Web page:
Fruit Trees for a Northern Garden

Picking an apple straight from the tree grown in the North of England
Picking an apple straight from the tree grown in the North of England

We are frequently asked what varieties are best to grow in Northern England; the answer is very difficult for several reasons. First of all, everything is a matter of taste, as the old saying goes “One man’s meat is another man’s poison”. Equally, the North is a large area of varying soil types, soil pH, rainfall, altitude and length of season. This variation means that there are few universally suitable varieties for the whole region

This list aims to offer some suggestions for fruit trees suitable for growing in the garden and offer those embarking on fruit growing a fair chance of success.

James Grieve:
The most popular apple grown by group members; though it can be prone to canker on poor soils.        
Pick: Sept. – Oct.
Season: Sept. – Oct.
Charles Ross
Large fruit, which eats well and has an orange flesh that holds shape when cooked.
Pick: Sept. – Oct.
Season: Oct. – Feb.
Bright red fruits have firm, fine-textured, juicy flesh with a fairly sweet and pleasant flavour, best eaten off tree as does not store. Irregular cropper. Scab and frost resist.
Pick: Aug.
Season: Aug. – Sept.  
Katy I Katja
Katy produces medium sized fruits that have red flushes on them. A heavy cropper that requires thinning. Good pollinator. Suitable for colder areas. Has crisp juicy fruits with a pleasant flavour.
Pick: early Sept.
Season: Sept. – Oct.  
Frost resistant. Crops well producing fruit that has a sweetness with an almost honey like edge but with some acidity to balance the flavour. Can be susceptible to scab
Pick: Sept.
Season: Oct.
Egremont Russet
Crops heavily. Scab resistant. Frost tolerant. Suitable for pot culture. Fruits have firm, fine-textured, rather dry flesh with a rich, nutty flavour. (Named after Lord Egremont of Petworth, Sussex)
Pick: late Sept. /Oct.
Season: Oct. – Dec.  
Fiesta Cox cross.
Heavy cropper, reliable. Later and hardier than Cox which does not do well in the North. Fruits are crisp and juicy with a similar flavour to Cox
Pick: late Sept.
Season: Oct. – Dec.
A Cox seedling that has a good flavour, slightly sharper than Cox. The apples are small, gold with orange flush and red stripes. The tree is compact and suited to growing in a pot
Pick: late Sept.
Season: Oct. – Dec.  
This Canadian apple has a dark maroon flush with a bloom that makes this an attractive apple. It has a juicy white flesh with a sweet- sharp taste. Keeps well. Pick: Oct.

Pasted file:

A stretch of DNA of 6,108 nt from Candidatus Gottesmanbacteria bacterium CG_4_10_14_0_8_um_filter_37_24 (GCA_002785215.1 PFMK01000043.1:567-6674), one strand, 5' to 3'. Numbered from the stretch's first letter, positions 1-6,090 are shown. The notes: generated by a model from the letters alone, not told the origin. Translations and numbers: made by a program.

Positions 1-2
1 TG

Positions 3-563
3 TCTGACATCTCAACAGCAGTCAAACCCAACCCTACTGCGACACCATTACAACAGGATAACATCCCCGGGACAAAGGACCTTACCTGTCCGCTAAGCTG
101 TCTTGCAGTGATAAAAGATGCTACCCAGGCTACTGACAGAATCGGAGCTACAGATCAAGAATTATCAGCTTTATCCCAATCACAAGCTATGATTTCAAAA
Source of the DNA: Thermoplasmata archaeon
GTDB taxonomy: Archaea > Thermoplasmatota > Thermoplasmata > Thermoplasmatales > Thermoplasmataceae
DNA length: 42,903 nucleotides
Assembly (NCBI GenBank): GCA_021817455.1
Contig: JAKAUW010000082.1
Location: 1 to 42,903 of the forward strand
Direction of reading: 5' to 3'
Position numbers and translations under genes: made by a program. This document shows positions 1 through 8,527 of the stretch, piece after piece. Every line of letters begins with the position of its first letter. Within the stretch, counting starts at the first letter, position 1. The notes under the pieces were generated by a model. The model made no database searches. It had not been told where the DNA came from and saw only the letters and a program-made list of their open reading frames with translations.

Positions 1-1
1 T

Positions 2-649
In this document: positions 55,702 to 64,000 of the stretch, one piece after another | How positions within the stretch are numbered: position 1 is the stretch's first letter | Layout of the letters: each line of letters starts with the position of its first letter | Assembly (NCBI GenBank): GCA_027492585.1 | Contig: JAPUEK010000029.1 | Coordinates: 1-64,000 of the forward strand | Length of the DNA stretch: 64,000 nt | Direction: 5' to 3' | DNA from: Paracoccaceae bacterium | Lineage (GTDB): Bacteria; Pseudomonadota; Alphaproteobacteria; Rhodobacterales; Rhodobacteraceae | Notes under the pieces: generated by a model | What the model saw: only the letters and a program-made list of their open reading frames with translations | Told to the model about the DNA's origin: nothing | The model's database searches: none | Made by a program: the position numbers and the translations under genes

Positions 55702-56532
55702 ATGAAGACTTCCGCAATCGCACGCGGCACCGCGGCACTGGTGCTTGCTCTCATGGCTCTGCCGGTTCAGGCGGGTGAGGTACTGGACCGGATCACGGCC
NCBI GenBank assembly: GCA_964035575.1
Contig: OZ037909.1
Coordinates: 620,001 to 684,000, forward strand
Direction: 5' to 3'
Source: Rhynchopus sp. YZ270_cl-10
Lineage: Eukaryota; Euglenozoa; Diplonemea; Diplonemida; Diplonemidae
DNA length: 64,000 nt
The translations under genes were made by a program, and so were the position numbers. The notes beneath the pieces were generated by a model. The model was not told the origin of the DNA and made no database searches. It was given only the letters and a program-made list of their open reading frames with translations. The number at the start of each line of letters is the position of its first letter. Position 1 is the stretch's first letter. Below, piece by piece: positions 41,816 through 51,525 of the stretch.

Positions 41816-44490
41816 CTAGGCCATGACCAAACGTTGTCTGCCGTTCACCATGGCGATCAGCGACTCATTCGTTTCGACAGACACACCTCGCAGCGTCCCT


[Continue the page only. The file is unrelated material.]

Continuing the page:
Season: Nov. – Jan.
This is a late apple, good regular crop but can have small aromatic fruit, so requires thinning for larger fruit. When first picked the fruit has a sharp flavour which mellows on storage. Used for juicing
Pick: late Oct – Nov.
Season: Dec- Apr  
Keswick Codlin
Neat decorative tree, profuse blossom, reliable cropper producing a pale yellow, flushed fruit that has a hairline down one side. Cooks to a puree. Also makes a refreshing eating apple.
Pick: mid -late Aug.
Season: Aug—Sept/Oct  
Lord Derby
Fruit has a course texture but cooks well. Cooked when green, the apple has a sharp taste, acidity easing as it ages, Pick: Oct.
Season: Nov -Dec  
Bramley’s Seedling
The most popular cooking apple grown in the UK. Vigorous tree, needs space. Best on a fairly dwarfing rootstock. Frost prone Excellent keeper.
Pick: Oct.
Season: Nov. – Mar.
Howgate Wonder
A very large, reliable late season cooking apple that stores well through to spring and has good flavour. It is often reported as much sweeter than other cooking apples.
Pick: Mid Oct.
Season: Nov to March
The most widely grown Plum in the UK. A heavy cropping tree which can be used for cooking or left to ripen for good dessert plum
Pick: Early Sept.
Season: Sept.  
A compact, reliable and heavy cropping cultivar that produces smooth skinned fruits that have a white flesh.
Pick: Late Aug.
Season: Early – Mid Sept  
Beurre Hardy
A reliable good quality, slightly rounded, almost completely russetted pear that has creamy, juicy flesh.
Pick: Mid Sept.
Season: Oct.
A reliable cropper in the North, even in unfavourable seasons. Better with cross pollination but will set fruit without. Pick: Late Sept.
Season: Oct. – Nov.

Rootstocks selection is important because it affects the final height of the tree. Our advice is to go to a reputable nursery and discuss with them the type of tree you want. Soil type as well as the available space and/or the desire for a particular type of tree will influence your choice of root-stock as poor drought-liable soils will require a more vigorous root-stock to provide the necessary growth. M9 rootstock has roots that break easily so needs permanent staking.

Purchase your tree from a specialist fruit nursery. Bare root trees can be planted Nov to early April provided the soil is not waterlogged or frozen. Container-grown trees can be planted any time but need to be kept well watered. Well prepared ground is vital; dig a hole, fork over the base and sides so the roots can spread. Add a general fertiliser and enrich with organic matter. Mulch with manure, compost or straw to a depth of 3 in, 18 in around but not touching the tree. During growth, water regularly with seaweed extract solution to aid root growth.

Your tree will need pruning and the group runs courses for members. Useful books include:

  • The Fruit Expert by Dr DG Hessayon
  •  RHS Encyclopaedia of Practical Gardening

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